In mathematics, a surjection is a type of function with the property that all possible output values of the function are generated as values of the function as the input to the function ranges over all possible input values.

More formally, a function fX → Y is called surjective or onto or a surjection if for every y in the codomain Y there is at least one x in the domain X with f(x) = y. Put another way, the range f(X) is equal to the codomain Y.

Surjective, not injective

Injective, not surjective


Not surjective, not injective

When X and Y are both the real line R, then a surjective function fR → R can be visualized as one whose graph will be intersected by any horizontal line.

Examples and counterexamples

Consider the function fR → R defined by f(x) = 2x + 1. This function is surjective, since given an arbitrary real number y, we can solve y = 2x + 1 for x to get a solution x = (y − 1)/2.

On the other hand, the function gR → R defined by g(x) = x2 is not surjective, because (for example) there is no real number x such that x2 = -1.

However, if we define the function hR → R+ by the same formula as g, but with the codomain has been restricted to only the nonnegative real numbers, then the function h is surjective. This is because, given an arbitrary nonnegative real number y, we can solve y = x2 to get solutions x = √y and x = −√y.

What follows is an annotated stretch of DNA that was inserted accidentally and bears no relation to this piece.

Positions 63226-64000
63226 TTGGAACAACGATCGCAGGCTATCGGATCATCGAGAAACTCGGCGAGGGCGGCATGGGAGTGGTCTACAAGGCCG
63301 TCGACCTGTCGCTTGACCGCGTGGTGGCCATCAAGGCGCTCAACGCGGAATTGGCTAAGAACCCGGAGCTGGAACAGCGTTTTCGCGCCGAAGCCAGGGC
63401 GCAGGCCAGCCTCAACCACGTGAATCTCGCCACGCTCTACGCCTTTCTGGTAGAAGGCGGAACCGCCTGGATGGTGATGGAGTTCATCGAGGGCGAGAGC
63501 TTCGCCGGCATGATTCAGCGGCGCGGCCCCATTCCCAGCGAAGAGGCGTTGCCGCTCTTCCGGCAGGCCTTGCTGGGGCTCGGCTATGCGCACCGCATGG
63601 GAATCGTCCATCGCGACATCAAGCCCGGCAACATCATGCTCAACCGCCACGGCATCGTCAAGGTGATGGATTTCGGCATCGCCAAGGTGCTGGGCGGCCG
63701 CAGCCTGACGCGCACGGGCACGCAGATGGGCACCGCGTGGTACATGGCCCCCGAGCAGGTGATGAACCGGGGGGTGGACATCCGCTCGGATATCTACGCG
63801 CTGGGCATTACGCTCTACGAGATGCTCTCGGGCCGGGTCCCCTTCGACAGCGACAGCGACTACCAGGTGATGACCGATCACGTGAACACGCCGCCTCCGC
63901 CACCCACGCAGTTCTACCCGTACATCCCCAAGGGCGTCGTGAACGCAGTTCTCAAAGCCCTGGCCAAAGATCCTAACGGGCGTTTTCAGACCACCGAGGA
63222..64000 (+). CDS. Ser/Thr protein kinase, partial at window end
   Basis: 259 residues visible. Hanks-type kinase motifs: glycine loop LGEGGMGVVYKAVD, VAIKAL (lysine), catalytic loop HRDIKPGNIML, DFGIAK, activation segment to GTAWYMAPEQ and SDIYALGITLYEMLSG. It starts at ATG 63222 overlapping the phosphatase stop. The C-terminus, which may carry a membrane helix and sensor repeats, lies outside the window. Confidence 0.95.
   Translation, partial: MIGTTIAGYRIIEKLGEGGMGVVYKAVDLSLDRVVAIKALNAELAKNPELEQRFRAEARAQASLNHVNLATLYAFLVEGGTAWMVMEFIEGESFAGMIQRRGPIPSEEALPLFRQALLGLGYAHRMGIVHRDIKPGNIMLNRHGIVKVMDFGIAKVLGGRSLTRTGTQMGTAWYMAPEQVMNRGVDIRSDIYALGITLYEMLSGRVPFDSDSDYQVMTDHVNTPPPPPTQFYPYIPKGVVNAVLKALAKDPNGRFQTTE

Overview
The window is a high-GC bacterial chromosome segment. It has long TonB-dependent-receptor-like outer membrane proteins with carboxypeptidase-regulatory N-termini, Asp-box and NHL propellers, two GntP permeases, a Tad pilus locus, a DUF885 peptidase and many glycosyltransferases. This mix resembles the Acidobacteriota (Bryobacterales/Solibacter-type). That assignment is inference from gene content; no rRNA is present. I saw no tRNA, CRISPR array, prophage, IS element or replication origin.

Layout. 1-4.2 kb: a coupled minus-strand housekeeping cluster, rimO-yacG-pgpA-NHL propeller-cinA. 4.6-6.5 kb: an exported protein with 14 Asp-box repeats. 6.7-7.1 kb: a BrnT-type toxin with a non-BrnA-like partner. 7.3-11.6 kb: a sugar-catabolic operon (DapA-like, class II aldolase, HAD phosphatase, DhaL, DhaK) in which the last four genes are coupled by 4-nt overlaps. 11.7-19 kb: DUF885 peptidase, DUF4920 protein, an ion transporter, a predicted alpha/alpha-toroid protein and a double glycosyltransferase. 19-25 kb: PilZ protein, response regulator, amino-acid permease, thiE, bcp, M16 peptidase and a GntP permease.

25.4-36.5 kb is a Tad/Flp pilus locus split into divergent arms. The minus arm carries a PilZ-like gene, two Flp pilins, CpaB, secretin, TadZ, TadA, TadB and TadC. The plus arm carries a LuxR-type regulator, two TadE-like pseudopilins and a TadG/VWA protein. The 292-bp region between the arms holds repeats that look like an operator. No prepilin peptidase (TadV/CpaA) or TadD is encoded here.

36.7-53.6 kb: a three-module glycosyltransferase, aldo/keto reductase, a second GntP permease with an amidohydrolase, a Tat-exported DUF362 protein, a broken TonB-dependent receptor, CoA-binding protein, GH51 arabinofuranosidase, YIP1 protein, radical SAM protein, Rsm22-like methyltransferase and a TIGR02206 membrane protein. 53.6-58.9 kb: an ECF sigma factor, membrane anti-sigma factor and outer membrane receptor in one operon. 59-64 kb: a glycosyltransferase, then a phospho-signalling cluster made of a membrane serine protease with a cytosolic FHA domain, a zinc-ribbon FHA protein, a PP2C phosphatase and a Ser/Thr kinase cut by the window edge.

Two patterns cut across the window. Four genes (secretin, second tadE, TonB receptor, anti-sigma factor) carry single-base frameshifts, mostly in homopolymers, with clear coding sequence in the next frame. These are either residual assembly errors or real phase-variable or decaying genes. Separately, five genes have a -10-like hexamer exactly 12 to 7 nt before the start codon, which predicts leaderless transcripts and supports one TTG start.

• A function fX → Y is surjective if and only if there exists a function gY → X such that f o g equals the identity function on Y. (This statement is equivalent to the axiom of choice.)
  • A function is bijective if and only if it is both surjective and injective.
  • If f o g is surjective, then f is surjective.
  • If f and g are both surjective, then f o g is surjective.
  • fX → Y is surjective if and only if, given any functions g,h:Y → Z, whenever g o f = h o f, then g = h. In other words, surjective functions are precisely the epimorphisms in the category of sets.
  • If fX → Y is surjective and B is a subset of Y, then f(f −1(B)) = B. Thus, B can be recovered from its preimage f −1(B).
  • Every function hX → Z can be decomposed as h = g o f for a suitable surjection f and injection g. This decomposition is unique up to isomorphism, and f may be thought of as a function with the same values as h but with its codomain restricted to the range h(W) of h, which is only a subset of the codomain Z of h.
  • If fX → Y is a surjective function, then X has at least as many elements as Y, in the sense of cardinal numbers. (This statement is also equivalent to the axiom of choice.)

See also: Injective function, Bijection